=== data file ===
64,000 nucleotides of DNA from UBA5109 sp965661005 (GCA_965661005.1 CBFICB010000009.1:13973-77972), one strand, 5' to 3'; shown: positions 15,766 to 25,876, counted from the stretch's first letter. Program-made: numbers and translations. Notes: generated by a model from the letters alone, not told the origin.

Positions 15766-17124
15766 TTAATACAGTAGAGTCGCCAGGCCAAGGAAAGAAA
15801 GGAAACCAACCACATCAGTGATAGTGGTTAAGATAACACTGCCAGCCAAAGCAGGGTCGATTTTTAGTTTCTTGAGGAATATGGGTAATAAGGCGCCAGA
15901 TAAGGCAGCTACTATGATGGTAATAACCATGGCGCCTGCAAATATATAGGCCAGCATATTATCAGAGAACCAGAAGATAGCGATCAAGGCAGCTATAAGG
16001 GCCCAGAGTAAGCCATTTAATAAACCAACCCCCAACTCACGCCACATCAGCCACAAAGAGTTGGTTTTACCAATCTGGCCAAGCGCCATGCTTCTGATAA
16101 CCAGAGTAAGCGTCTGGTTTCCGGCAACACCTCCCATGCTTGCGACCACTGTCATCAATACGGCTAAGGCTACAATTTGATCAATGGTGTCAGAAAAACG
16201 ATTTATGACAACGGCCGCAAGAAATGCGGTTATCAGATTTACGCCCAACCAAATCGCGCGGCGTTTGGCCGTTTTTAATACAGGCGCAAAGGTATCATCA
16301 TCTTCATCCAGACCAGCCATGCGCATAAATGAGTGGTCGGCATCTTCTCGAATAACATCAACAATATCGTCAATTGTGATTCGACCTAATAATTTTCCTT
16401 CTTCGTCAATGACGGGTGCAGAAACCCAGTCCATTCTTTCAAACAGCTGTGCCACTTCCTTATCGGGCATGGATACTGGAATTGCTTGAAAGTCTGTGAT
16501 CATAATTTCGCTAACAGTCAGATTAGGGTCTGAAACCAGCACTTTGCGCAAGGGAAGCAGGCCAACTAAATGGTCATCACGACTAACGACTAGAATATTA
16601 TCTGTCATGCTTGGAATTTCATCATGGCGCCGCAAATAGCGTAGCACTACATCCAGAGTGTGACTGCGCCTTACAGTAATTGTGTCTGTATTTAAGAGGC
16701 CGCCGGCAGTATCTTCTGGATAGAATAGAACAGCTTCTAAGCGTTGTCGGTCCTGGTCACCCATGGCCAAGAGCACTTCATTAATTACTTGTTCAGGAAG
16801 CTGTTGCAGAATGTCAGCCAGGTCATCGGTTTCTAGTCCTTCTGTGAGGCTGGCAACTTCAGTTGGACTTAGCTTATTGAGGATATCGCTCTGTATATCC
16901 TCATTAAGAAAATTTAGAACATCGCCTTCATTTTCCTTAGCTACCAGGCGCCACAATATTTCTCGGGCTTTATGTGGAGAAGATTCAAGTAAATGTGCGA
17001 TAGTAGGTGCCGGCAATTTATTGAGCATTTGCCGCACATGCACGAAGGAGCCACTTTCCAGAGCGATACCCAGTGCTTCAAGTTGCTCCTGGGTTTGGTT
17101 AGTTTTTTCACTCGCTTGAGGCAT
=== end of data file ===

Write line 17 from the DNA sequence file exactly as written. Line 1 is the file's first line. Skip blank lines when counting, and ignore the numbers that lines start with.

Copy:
17101 AGTTTTTTCACTCGCTTGAGGCAT